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In heraldry, variations of the field are any of a number of ways that a field (or a charge) may be covered with a pattern, rather than a flat tincture or a simple division of the field.

Blazoning of French adjectives

Variations of the field of present a particular problem concerning consistent spelling of adjectival endings in English blazons. Because heraldry developed at a time when English clerks wrote in Anglo-Norman French, many terms in English heraldry are of French origin, as is the practice of placing most adjectives after nouns rather than before. A problem arises as to acceptable spellings of French words used in English blazons, especially in the case of adjectival endings, determined in normal French usage by gender and number. It is considered by some heraldic authorities as pedantry to adopt strictly correct linguistic usage for English blazons:

Cussans (1898) adopted the convention of spelling all French adjectives in the masculine singular, without regard to the gender and number of the nouns they qualify; however, as Cussans admits, the commoner convention is to spell all French adjectives in the feminine singular form, for example: a chief undée and a saltire undée, even though the French nouns chef and sautoir are in fact masculine.[9]

Patterning with ordinaries and subordinaries

The diminutives of the ordinaries are frequently employed to vary the field.

Any of these patterns may be counterchanged by the addition of a division line; for example, argent and azure, counterchanged per fess or

When the field is patterned with an even number of horizontal (fesswise) stripes, this is described as barry e.g. of six or eight, usually of a colour and metal specified, e.g. (this implies that the chiefmost piece is argent).[1] With ten or more pieces, the field is described as barruly. A field with narrow piles throughout, issuing from either the dexter or sinister side of the shield, is barry pily.

When the field is patterned with an even number of vertical stripes (pallets), the field is described as paly.

When the field is patterned with a series of diagonal stripes (bendlets), running from top-left to bottom-right, the field is described as bendy. In the opposite fashion (top-right to bottom-left) it is bendy sinister; (of skarpes, the diminutive in England of the bend sinister) of chevronels, chevronny. An unusual example of bendy is one in which a metal alternates with two colours.[12]

In modern practice the number of pieces is nearly always even.

If no number of pieces is specified, it may be left up to the heraldic artist, but is still represented with an even number.

An instance of a occurs in the arms of the 158th Quartermaster Battalion of the United States Army,[15] although this is atypical terminology and it could be argued that the fess should be blazoned as "per pale, in dexter per pale Sable and Argent, and in sinister per pale Bleu Celeste and Or".

In the modern arms of the Count of Schwarzburg, the quarters are divided by a cross bendy of three tinctures.

When the shield is divided by lines both palewise and bendwise, with the pieces coloured alternately like a chess board, this is paly-bendy; if the diagonal lines are reversed, paly-bendy sinister.[16] If horizontal rather than vertical lines are used, it is barry-bendy; and similarly, when reversed, barry-bendy sinister.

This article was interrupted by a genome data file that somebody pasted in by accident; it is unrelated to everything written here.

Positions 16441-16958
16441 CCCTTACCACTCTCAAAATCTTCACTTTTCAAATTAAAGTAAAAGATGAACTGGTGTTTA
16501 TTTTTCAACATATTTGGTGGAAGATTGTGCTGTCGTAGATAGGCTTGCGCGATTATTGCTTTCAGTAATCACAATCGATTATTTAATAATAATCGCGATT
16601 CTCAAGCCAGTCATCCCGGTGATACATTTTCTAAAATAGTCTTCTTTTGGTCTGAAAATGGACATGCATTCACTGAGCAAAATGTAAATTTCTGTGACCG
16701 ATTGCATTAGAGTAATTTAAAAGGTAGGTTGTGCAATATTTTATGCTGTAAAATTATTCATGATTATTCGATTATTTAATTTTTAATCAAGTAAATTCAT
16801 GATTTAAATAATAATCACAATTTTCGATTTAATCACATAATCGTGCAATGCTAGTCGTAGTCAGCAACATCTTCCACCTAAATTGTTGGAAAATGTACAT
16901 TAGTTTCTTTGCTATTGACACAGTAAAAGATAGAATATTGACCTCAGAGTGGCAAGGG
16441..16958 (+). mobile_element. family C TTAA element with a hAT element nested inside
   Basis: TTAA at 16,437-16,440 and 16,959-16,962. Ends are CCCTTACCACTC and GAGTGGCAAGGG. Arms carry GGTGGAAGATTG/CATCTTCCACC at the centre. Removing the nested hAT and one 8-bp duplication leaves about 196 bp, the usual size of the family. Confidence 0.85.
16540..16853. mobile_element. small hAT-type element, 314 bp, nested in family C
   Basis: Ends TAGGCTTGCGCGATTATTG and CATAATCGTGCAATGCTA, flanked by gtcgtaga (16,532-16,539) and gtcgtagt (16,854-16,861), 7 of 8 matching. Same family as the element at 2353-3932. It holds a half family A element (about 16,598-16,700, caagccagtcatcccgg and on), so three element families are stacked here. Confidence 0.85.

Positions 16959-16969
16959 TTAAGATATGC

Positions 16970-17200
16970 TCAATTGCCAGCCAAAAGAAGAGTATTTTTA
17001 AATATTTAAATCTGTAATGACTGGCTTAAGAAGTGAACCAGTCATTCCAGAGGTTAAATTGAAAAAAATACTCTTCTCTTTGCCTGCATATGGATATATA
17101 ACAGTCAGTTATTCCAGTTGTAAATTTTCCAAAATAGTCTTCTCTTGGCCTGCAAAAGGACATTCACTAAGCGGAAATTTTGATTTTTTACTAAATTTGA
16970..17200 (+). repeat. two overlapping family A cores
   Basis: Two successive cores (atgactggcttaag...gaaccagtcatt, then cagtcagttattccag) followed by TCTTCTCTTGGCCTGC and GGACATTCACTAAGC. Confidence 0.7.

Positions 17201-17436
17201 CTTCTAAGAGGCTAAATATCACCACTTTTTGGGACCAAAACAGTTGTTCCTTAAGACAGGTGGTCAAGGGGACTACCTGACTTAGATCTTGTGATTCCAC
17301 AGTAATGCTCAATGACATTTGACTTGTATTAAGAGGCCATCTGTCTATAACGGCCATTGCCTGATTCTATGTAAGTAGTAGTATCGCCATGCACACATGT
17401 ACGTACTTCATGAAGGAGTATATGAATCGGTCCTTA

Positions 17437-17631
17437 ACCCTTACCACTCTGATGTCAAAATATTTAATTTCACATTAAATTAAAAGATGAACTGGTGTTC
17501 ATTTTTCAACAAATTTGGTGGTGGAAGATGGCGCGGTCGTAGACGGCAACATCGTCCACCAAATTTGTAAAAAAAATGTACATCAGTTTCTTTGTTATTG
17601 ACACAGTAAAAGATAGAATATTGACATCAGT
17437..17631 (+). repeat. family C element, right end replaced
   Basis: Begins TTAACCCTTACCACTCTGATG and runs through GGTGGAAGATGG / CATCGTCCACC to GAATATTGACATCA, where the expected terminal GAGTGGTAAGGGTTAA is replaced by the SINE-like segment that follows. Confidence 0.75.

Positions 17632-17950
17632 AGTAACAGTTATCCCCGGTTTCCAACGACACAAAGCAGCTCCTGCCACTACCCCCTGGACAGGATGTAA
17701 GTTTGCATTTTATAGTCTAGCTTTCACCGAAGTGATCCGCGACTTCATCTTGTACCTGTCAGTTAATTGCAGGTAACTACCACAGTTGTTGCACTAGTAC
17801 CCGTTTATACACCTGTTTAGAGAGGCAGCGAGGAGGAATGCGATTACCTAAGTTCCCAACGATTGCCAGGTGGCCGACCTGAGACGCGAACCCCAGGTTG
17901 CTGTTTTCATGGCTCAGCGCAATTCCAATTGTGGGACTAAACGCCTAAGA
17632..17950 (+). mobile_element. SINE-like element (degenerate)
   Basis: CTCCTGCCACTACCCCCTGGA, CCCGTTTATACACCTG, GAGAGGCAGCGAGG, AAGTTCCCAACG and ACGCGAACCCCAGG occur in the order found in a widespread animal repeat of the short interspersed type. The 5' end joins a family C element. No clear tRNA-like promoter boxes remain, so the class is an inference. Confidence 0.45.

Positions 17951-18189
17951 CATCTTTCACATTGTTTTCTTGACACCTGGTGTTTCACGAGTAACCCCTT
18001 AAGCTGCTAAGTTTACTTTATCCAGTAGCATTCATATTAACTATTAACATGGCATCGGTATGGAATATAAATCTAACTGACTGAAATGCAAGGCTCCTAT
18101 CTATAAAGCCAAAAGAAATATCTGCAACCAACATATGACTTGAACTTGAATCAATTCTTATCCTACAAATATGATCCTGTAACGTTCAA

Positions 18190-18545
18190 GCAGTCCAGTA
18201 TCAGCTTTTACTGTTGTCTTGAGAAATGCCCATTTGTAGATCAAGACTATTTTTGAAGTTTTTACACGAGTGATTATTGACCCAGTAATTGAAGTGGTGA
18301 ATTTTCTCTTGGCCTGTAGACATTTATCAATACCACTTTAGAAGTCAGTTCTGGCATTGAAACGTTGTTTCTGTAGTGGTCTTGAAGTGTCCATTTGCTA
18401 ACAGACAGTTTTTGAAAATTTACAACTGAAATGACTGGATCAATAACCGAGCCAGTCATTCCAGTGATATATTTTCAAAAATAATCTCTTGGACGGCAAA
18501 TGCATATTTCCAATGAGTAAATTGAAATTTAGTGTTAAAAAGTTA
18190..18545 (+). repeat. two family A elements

A field which seems to be composed of a number of triangular pieces is barry bendy and bendy sinister.

When divided by palewise and fesswise lines into a chequered pattern, the field is chequy. The coat of arms of Croatia Chequy gules and argent is well known example of red and white chequy.[17]The%20Big]]The arms of "Bleichröder, banker to Bismarck,"[18] show chequy (the equers being divided by thin lines). The arms of the 85th Air Division (Defense) of the United States Air Force show "a checky grid" on part of the field, though this is to be distinguished from "chequy".[19] The number of chequers is generally indeterminate, though the fess in the arms of Robert Stewart, Lord of Lorn, they are blazoned as being "of four tracts" (in four horizontal rows);[20] and in arms of Toledo, fifteen chequers are specified. The number of vertical rows can also be specified. When a bend or bend sinister, or one of their diminutives, is chequy, the chequers follow the direction of the bend unless otherwise specified. James Parker cites the French term equipolle to mean chequy of nine, though mentions that this is identical to a cross quarter-pierced (strangely, this is blazoned as "Latin square chequy of nine" in the arms of the Statistical Society of Canada).[21] He also gives the arms of Prospect as an unusual example of chequy, Chequy in perspective argent and sable;[22] which must be distinguished from cubes as a charge.[23] Chequy is not "fanciable"; that is, the lines of chequy cannot be modified by lines of partition.[24]

When the shield is divided by both bendwise and bendwise-sinister lines, creating a field of lozenges coloured like a chessboard, the result is lozengy.[3] A field lozengy must be distinguished from an ordinary such as a bend which is blazoned of one tincture and called "lozengy"; this means that the ordinary is entirely composed of lozenges, touching at their obtuse corners. Such arrangement is better blazoned as lozenges bendwise. [4] In paly bendy the bendwise lines are supposed to be less acute than in plain lozengy.[27]

Part of the field of the arms of the 544th Intelligence, Surveillance and Reconnaissance Group of the United States Air Force is lozengy in perspective.[28]

A field fusilly can be very difficult to distinguish from a field lozengy;[5] the fusil is supposed to be proportionately narrower than the lozenge, and the bendwise and bendwise-sinister lines are therefore more steeply sloped.

A field masculy is composed entirely of mascles; that is, lozenges pierced with a lozenge shape – this creates a solid fretwork surface and is to be distinguished from a field fretty.

An extremely rare, possibly unique example of a field rustré - counterchanged rustres - occurs in Canadian heraldry in the arms of R.C. Purdy Chocolates Ltd.[29]

A shield that is divided quarterly and per saltire, forming eight triangular pieces, is gyronny. This is technically a field covered with "gyrons", a rare charge in the form of a wedge, shown individually in the well-known arms of Mortimer. Possibly the best known example is in the arms of the ancient Scottish family of Campbell: Gyronny of eight or and sable, borne most notably by the Duke of Argyll,[30] Chief of the Clan Campbell. The first tincture in the blazon is that of the triangle in dexter chief.[6] Gyronny can also have a different number of pieces than eight; for example, Sir William Stokker, Lord Mayor of London, had a field gyronny of six; there may be gyronny of ten or twelve, and the arms of Clackson provide an example of gyronny of sixteen.[7] While the gyrons of gyronny almost invariably meet in the fess point, the exact centre of the shield, the arms of the University of Zululand are an unusual example of gyronny meeting in the nombril point, a point on the shield midway between the fess point and the base point.[32] Gyronny can be modified by most of the lines of partition,[33] with exceptions such as dancetty and angled. The canting arms of Maugiron show Gyronny of six, clearly deemed mal-gironné ("badly gyronny").